fstp    [esp+24]
    fld     [esp+24] ;; cache localBar.getValue()
    mov     esi, 10 ;; loop counter
$a: push    ecx
    mov     ecx, edi ;; foo
    fstp    [esp] ;; use cached value
    call    Foo::munge
    fld     [esp]
    dec     esi
    jne     $a ;; loop
    pop     edi
    fstp    ST(0)
    pop     esi
    add     esp, 8
    ret     0

Observe that the inner loop in Adjust10A must recalculate the value since it must protect against the possibility that foo.munge changed bar.

That said, this style of optimization is not a slam dunk. (For example, we could've gotten the same effect by manually caching bar.getValue() into localValue.) It tends to be most helpful for vectorized operations, since those can be paralellized.

share|improve this answer
I get similar results for your example. It seems that for this optimization trick to work, the compiler must have clear access to all the code being optimized. In conclusion, the answer to my question is a), GCC is not using the optimization, and probably is not expected to. – casualcoder Oct 14 '11 at 2:43
You are more likely to see the optimization have an effect if the object being cached into a local variable fits in a register. – Raymond Chen Oct 14 '11 at 13:18

First, I'm going to assume munge() cannot be inlined - that is, its definition is not in the same translation unit; you haven't provided complete source, so I can't be entirely sure, but it would explain these results.

Since foo1 is passed to munge as a reference, at the implementation level, the compiler just passes a pointer. If we just forward our argument, this is nice and fast - any aliasing issues are munge()'s problem - and have to be, since munge() can't assume anything about its arguments, and we can't assume anything about what munge() might do with them (since munge()'s definition is not available).

However, if we copy to a local variable, we must copy to a local variable and pass a pointer to the local variable. This is because munge() can observe a difference in behavior - if it takes the pointer to its first argument, it can see it's not equal to &foo1. Since munge()'s implementation is not in scope, the compiler can't assume it won't do this.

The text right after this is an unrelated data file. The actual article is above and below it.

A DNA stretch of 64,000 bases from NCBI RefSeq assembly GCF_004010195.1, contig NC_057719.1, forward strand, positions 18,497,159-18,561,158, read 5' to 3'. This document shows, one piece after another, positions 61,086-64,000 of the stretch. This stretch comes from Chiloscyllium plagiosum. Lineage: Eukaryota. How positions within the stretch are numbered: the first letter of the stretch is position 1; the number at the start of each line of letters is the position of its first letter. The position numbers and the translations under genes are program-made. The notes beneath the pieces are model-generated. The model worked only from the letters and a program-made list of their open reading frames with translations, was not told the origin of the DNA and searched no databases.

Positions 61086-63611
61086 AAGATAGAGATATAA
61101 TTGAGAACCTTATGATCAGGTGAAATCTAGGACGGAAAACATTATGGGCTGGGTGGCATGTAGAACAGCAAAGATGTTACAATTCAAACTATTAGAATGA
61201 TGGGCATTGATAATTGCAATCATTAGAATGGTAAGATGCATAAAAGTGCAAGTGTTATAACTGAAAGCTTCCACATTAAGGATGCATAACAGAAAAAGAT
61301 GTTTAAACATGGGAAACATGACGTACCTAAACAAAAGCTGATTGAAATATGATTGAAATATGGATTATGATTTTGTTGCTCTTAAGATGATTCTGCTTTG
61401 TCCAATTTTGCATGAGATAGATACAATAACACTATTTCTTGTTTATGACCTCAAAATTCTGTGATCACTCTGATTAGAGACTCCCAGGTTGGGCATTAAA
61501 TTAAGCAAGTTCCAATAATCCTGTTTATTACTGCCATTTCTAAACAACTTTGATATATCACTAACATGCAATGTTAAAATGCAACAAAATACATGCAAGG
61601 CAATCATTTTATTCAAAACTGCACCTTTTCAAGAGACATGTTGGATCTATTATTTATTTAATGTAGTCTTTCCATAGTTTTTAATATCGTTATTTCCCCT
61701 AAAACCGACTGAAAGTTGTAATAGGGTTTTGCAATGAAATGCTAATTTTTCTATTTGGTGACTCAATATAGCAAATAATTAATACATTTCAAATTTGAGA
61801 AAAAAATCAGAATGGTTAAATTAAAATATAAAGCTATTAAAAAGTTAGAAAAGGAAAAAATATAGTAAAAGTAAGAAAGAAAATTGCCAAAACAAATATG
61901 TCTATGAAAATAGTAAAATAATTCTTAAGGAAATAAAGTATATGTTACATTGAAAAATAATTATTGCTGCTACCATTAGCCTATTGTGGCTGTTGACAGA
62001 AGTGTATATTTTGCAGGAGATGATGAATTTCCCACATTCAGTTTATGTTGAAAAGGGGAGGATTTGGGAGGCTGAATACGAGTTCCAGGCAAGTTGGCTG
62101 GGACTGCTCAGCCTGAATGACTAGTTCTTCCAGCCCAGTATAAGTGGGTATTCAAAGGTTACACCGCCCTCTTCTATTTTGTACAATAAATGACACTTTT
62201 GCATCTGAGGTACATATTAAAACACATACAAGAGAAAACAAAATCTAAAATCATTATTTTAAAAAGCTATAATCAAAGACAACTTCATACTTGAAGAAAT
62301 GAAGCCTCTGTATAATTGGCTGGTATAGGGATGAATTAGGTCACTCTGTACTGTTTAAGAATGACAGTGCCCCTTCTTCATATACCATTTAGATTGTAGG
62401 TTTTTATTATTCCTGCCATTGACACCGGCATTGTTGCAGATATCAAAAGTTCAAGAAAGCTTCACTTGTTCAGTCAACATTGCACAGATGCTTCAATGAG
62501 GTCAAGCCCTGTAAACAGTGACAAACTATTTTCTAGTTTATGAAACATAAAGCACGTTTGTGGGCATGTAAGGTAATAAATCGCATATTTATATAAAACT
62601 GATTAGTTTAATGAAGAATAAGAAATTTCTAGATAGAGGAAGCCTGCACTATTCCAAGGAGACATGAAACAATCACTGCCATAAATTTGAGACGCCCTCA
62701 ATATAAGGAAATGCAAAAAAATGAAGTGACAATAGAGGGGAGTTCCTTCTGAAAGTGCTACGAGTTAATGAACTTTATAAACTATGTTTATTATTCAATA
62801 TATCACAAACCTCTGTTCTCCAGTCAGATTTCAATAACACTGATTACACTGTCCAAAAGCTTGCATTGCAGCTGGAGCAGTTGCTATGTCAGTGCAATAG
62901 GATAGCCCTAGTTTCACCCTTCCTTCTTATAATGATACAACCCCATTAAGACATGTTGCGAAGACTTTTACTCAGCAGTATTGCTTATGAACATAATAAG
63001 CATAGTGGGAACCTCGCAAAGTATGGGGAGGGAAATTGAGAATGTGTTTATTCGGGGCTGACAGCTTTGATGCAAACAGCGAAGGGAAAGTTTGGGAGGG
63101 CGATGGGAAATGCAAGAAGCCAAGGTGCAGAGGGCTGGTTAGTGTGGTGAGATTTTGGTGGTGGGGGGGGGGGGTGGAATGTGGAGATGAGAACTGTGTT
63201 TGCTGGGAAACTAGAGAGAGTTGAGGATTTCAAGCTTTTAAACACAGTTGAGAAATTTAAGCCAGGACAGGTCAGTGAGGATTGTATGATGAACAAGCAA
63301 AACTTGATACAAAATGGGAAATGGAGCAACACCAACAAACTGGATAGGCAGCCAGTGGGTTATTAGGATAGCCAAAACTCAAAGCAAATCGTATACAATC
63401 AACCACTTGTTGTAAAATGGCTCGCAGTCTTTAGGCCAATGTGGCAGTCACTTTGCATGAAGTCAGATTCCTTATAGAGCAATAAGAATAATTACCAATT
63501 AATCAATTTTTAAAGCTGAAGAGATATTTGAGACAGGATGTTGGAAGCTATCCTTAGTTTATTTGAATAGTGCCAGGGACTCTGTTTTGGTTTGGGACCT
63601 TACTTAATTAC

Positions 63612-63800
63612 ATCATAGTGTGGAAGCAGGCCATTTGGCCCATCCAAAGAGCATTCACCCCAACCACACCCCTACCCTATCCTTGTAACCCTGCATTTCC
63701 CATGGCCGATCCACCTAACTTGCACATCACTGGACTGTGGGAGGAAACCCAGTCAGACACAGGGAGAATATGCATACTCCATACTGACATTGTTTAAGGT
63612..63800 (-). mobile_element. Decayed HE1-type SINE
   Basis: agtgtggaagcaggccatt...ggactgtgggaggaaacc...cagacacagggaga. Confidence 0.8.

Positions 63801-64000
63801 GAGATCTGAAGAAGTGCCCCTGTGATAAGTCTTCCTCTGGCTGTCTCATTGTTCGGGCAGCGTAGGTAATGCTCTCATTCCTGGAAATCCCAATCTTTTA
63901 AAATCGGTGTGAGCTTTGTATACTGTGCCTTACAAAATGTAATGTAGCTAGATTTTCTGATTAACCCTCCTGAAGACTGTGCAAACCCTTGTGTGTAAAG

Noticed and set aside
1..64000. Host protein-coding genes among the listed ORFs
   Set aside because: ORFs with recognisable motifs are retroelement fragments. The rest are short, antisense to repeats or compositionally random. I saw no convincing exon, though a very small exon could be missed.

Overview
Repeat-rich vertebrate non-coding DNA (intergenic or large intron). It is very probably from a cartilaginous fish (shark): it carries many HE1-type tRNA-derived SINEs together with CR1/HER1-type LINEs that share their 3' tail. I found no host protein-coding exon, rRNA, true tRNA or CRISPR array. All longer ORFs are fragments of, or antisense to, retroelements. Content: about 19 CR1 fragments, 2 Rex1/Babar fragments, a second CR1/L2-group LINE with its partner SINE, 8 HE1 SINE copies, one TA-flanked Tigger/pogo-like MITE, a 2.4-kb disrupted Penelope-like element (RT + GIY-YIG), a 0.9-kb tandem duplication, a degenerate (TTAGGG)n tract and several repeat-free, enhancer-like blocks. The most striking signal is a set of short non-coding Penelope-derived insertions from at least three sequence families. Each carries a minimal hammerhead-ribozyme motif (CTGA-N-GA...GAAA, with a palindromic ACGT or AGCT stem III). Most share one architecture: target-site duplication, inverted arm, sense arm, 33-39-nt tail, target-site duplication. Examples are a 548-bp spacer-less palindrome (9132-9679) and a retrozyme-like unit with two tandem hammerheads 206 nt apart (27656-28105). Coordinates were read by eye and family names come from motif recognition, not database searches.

This local-variable-copy trick here thus ends up pessimizing, rather than optimizing - the optimizations it tries to help are not possible, because munge() cannot be inlined; for the same reason, the local variable actively hurts performance.

It would be instructive to try this again, making sure munge() is non-virtual and available as an inlinable function.

share|improve this answer
I would also say there is a major difference between a function that can be inlined and one where the this pointer will have to be passed to, generally through the stack. – Janick Bernet Oct 14 '11 at 1:05
@inflagranti, even if it can't be inlined (eg, due to being too large), if the definition is available, the compiler may be able to optimize based on its behavior – bdonlan Oct 14 '11 at 1:19
My implementation of Foo is fairly trivial, so the optimizer has its way with it when inlined. However, it is clear that for the code I have, that the optimized code saves a load and store of the result variable in the loop when munge() is inlined. So, it seems that if the compiler has to call a function without being able to inline it, then the optimization given does nothing useful. – casualcoder Oct 14 '11 at 2:36